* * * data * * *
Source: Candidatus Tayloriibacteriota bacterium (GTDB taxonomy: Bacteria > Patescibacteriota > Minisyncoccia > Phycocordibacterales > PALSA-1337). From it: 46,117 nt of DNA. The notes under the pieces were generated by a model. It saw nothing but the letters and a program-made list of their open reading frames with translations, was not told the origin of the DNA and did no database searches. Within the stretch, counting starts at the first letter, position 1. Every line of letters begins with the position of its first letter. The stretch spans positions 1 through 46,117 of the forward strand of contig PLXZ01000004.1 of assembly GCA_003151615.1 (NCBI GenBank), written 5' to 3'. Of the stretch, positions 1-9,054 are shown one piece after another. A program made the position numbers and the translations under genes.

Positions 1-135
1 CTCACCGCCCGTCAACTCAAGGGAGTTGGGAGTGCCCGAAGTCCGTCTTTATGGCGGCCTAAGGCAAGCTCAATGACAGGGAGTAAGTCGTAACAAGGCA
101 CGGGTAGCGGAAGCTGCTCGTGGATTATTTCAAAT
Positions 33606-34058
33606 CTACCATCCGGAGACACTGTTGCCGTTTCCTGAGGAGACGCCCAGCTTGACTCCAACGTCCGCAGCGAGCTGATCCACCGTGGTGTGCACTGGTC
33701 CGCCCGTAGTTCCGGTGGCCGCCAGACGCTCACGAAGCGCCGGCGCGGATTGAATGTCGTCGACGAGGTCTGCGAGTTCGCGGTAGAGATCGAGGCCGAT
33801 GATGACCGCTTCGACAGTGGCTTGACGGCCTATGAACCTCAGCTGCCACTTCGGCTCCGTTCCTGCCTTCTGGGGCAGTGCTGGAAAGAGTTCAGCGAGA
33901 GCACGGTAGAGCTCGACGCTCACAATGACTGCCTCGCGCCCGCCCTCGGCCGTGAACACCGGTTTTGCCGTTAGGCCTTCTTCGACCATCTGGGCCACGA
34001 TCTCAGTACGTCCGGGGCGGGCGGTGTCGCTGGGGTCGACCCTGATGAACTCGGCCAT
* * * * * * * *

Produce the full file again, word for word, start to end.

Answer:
Source: Candidatus Tayloriibacteriota bacterium (GTDB taxonomy: Bacteria > Patescibacteriota > Minisyncoccia > Phycocordibacterales > PALSA-1337). From it: 46,117 nt of DNA. The notes under the pieces were generated by a model. It saw nothing but the letters and a program-made list of their open reading frames with translations, was not told the origin of the DNA and did no database searches. Within the stretch, counting starts at the first letter, position 1. Every line of letters begins with the position of its first letter. The stretch spans positions 1 through 46,117 of the forward strand of contig PLXZ01000004.1 of assembly GCA_003151615.1 (NCBI GenBank), written 5' to 3'. Of the stretch, positions 1-9,054 are shown one piece after another. A program made the position numbers and the translations under genes.

Positions 1-135
1 CTCACCGCCCGTCAACTCAAGGGAGTTGGGAGTGCCCGAAGTCCGTCTTTATGGCGGCCTAAGGCAAGCTCAATGACAGGGAGTAAGTCGTAACAAGGCA
101 CGGGTAGCGGAAGCTGCTCGTGGATTATTTCAAAT
Positions 33606-34058
33606 CTACCATCCGGAGACACTGTTGCCGTTTCCTGAGGAGACGCCCAGCTTGACTCCAACGTCCGCAGCGAGCTGATCCACCGTGGTGTGCACTGGTC
33701 CGCCCGTAGTTCCGGTGGCCGCCAGACGCTCACGAAGCGCCGGCGCGGATTGAATGTCGTCGACGAGGTCTGCGAGTTCGCGGTAGAGATCGAGGCCGAT
33801 GATGACCGCTTCGACAGTGGCTTGACGGCCTATGAACCTCAGCTGCCACTTCGGCTCCGTTCCTGCCTTCTGGGGCAGTGCTGGAAAGAGTTCAGCGAGA
33901 GCACGGTAGAGCTCGACGCTCACAATGACTGCCTCGCGCCCGCCCTCGGCCGTGAACACCGGTTTTGCCGTTAGGCCTTCTTCGACCATCTGGGCCACGA
34001 TCTCAGTACGTCCGGGGCGGGCGGTGTCGCTGGGGTCGACCCTGATGAACTCGGCCAT